Reach out to the people on this list regularly while you work through the steps to bring diverse insight into your planning process. This way, you will be able to approach any problem from every angle.

              Bringing key stakeholders into this initial process will also display your willingness to listen and empathize with their issues. In return, this will build trust and potentially pave the way for smoother buy-in down the line.

              Advertising

              Step 3: Anticipate the Future

              After identifying your goals and gathering feedback, it’s time to consider what the future would look like if everything goes as you intuitively anticipate. Then, lay out the kind and amount of resources (money, time, social capital) that might be needed to keep this anticipated future running.

              Step 4: Brainstorm on Potential Internal and External Problems

              Next, think of how the future would look if you encountered unexpected problems internal and external to the business activity that seriously jeopardize your expected vision of the future. Write out what kind of potential problems you might encounter, including low-probability ones.

              Assess the likelihood that you will run into each problem. To gauge, multiply the likelihood by the number of resources needed to address the problem. Try to convert the resources into money if possible so that you can have a single unit of measurement.

              Then, think of what steps you can take to address these internal and external problems before they even happen. Write out how much you expect these steps might cost. Lastly, add up all the extra resources that may be needed because of the different possible problems and all the steps you committed to taking to address them in advance.

              Step 5: Identify Potential Opportunities, Internal and External

              Imagine how your expected plan would look if unexpected opportunities came up. Most of these will be external but consider internal ones as well. Then, gauge the likelihood of each scenario and the number of resources you would need to take advantage of each opportunity. Convert the resources into money if possible.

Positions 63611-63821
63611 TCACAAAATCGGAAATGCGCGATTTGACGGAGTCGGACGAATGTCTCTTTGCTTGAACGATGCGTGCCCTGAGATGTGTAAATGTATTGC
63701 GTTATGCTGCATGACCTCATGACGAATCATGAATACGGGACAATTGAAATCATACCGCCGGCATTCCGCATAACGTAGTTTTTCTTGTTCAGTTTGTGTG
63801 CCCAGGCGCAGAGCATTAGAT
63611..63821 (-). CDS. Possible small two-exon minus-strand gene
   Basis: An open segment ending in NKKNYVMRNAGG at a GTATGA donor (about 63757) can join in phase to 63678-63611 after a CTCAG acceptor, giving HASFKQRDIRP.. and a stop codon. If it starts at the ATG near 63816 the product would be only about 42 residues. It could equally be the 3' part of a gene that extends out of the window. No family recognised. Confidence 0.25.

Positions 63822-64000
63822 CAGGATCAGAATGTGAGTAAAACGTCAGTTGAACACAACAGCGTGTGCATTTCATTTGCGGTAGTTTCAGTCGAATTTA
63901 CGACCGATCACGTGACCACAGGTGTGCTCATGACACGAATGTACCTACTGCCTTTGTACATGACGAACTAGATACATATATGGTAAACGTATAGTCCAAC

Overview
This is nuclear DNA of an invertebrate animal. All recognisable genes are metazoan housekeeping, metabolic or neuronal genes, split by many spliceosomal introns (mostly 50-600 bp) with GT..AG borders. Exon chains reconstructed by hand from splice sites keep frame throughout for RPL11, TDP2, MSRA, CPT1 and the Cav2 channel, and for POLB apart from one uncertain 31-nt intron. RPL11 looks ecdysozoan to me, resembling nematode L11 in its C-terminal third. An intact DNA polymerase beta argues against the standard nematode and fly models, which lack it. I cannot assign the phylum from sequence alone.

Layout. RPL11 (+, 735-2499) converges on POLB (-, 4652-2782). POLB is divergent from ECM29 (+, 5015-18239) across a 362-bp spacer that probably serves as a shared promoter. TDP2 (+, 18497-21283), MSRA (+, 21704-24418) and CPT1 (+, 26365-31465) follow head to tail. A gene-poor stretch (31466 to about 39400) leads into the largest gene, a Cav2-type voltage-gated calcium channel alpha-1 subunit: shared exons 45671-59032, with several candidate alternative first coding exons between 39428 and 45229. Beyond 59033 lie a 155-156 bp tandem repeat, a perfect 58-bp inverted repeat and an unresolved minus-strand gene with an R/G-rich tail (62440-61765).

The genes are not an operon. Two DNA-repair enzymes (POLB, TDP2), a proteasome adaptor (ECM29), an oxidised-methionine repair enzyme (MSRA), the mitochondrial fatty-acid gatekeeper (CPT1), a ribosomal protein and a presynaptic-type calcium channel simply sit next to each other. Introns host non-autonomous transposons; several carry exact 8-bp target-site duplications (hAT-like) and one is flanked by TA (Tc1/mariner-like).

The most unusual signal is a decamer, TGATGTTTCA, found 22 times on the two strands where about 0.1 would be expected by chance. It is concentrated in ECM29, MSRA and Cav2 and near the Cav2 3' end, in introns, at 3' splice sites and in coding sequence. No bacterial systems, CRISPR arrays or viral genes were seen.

Then, think of what steps you can take in advance to take advantage of unexpected opportunities and write out how much you expect these steps might cost. Finally, add up all the extra resources that may be needed because of the different unexpected opportunities and all the steps you committed to taking to address them in advance.

              Advertising

              Step 6: Check for Cognitive Biases

              Check for potential cognitive biases that are relevant to you personally or to the organization as a whole, and adjust the resources and plans to address such errors.[1] Make sure to at least check for loss aversion, status quo bias, confirmation bias, attentional bias, overconfidence, optimism bias, pessimism bias, and halo and horns effects.

              Step 7: Account for Unknown Unknowns (Black Swans)

              To have a more effective strategy, account for black swans as well. These are unknown unknowns -unpredictable events that have potentially severe consequences.

              To account for these black swans, add 40 percent to the resources you anticipate. Also, consider ways to make your plans more flexible and secure than you intuitively feel is needed.

              Step 8: Communicate and Take the Next Steps

              Communicate the plan to your stakeholders, and give them a heads up about the additional resources needed. Then, take the next steps to address the unanticipated problems and take advantage of the opportunities you identified by improving your plans, as well as allocating and reserving resources.

              Finally, take note that there will be cases when you’ll need to go back and forth these steps to make improvements, (a fix here, an improvement there) so be comfortable with revisiting your strategy and reaching out to your list of experts.

              Conclusion

              A great way to deal with feelings of uncertainty during this pandemic is to anticipate obstacles with a good plan – and a sure road to that is practicing strategic thinking.

              In the coming months and years, you’ll need to continue navigating uncharted territory so that you can lead your team to safe waters. Regularly doing these 8 steps to strategic thinking will ensure that you can prepare for and adapt  to the coming changes with increasing clarity, perspective, and efficiency.[2]

              More on Thinking Smarter

              Featured photo credit: JESHOOTS.COM via unsplash.com

              Reference

              Read Next